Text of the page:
Australian news, and some related international items

Covid-19 – the emergence of symptoms down the track

the emergence of symptoms down the track is a reminder of why it’s important to take precautions

When looking at impact of coronavirus, we can’t forget the long-term health effects, ABC Health & Wellbeing, By health reporter Olivia Willis-28 Sept 20,  It can be tempting to think of COVID-19 patients as falling into one of two categories.

Category 1: young, otherwise healthy individuals who experience mild symptoms and recover at home.

Category 2: older people and people with pre-existing health conditions who become seriously ill and go to hospital.

While it’s true that there is a spectrum of risk when it comes to severity of disease, it’s become increasingly clear that not everyone fits neatly into one of these categories.

For many people, the labels of “mild” or “severe”, “sick” or “recovered” are blurred by their experience of ongoing, sometimes debilitating symptoms weeks or months after they first were infected.

Both anecdotal reports and a growing body of research suggest persistent fatigue, breathlessness, “brain fog” and muscle aches, among other symptoms, are plaguing people some time after their infection has cleared.

So what do we know about the lingering health effects of coronavirus, and how concerned should we be?

Health effects can linger for months

It is difficult to say what proportion of people with COVID-19 face medium- to long-term health impacts given how new the virus still is, said Kirsty Short, a virologist at the University of Queensland.

“It’s definitely happening, I just don’t think we have a grip on how common it is,” Dr Short said.

In July, researchers in Italy found almost 90 per cent of patients with acute infections were still experiencing symptoms two months later.

Research from the US and UK, following a much broader group of people affected by COVID-19, suggests symptoms persist in about 10 to 15 per cent of cases.

In the same way the virus can sometimes cause serious illness in young, otherwise healthy individuals, lingering symptoms appear to affect people of all ages, including those with no underlying health conditions.

Lasting effects are also not restricted to those who experience severe illness when they’re first infected.

People who are asymptomatic or have a mild case of COVID-19 can also face prolonged illness. Sometimes, these symptoms take weeks or months to appear.

The virus affects multiple organs

SARS-CoV-2 is primarily thought of as a respiratory virus, but the damage caused by COVID-19 is not always restricted to the lungs.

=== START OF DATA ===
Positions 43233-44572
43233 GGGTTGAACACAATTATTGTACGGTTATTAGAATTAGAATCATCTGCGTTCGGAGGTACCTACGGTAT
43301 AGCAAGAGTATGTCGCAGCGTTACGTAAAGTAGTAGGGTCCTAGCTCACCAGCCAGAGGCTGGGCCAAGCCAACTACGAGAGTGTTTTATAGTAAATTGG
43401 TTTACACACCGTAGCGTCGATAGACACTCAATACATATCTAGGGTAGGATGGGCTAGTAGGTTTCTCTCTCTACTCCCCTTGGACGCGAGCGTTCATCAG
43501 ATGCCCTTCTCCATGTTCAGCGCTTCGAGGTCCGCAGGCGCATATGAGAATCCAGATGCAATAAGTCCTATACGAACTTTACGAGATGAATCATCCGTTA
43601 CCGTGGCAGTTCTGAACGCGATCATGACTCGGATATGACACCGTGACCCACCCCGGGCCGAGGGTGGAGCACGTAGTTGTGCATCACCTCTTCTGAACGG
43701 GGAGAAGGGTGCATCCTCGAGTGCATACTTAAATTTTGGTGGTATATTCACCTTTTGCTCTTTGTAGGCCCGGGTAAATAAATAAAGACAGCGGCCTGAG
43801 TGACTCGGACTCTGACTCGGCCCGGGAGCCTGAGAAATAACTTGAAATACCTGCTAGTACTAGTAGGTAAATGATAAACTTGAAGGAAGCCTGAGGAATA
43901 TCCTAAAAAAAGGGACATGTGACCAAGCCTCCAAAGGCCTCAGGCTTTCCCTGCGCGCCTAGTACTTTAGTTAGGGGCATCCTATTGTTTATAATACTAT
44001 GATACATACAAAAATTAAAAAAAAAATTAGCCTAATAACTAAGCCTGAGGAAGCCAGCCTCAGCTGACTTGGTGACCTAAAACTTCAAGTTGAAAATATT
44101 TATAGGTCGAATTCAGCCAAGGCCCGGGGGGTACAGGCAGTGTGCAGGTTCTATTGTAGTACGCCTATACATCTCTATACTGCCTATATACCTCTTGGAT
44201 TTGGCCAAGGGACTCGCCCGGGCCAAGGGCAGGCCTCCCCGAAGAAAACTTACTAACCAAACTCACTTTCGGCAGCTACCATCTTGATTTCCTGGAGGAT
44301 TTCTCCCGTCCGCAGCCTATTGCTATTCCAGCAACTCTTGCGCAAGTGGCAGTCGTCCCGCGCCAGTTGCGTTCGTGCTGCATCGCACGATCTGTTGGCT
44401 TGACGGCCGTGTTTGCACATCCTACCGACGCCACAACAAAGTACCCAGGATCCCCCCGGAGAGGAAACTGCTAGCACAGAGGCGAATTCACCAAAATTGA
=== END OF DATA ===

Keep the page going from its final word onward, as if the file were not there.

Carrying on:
The virus binds to the body’s ACE2 receptors, which are found in large numbers in the respiratory tract, but also in the heart, blood vessels, kidneys, liver and gastrointestinal tract.

In some cases, it may be that the virus itself is causing damage to the body’s organs.

But researchers suspect it’s high levels of inflammation in the body — triggered by the immune system trying to get rid of the virus — that’s wreaking havoc, even after the infection has cleared.

“Most likely, they’ve had this overwhelming inflammatory response — which we know happens in COVID-19 patients — and then that’s had knock-on effects.”

COVID-19 can damage multiple organ systems, including:

  • Lungs: Lungs can be damaged when the virus enters the cells of the airways. It can cause scarred, stiff tissue that makes it difficult for the lungs to do their job of oxygenating the blood — leaving people breathless.
  • Heart: The virus can cause inflammation of the heart muscle or heart failure when the organ doesn’t pump blood as well as it should. The heart can also fail from lack of oxygen.
  • Brain: If the virus enters the brain, it can cause a sudden and severe infection. Neurological symptoms may also be a result of inflammation in the brain or strokes caused by blood clots……………..

A timely reminder

There are multiple studies now underway to investigate whether COVID-19 leaves a lasting health impact, and if so, to what extent.

Dr Short said without long-term studies, it’s difficult to know how concerned we should be about COVID-19 in contrast to other existing viral infections.

“The question is: If you took a virus of similar severity and similar duration, would you also see long-term complications?” she said.

“It’s very possible that we’re just seeing this with SARS-COV-2 because of the sheer numbers of people being infected.”

Even still, the emergence of symptoms down the track is a reminder of why it’s important to take precautions……….


September 28, 2020 - Posted by | General News

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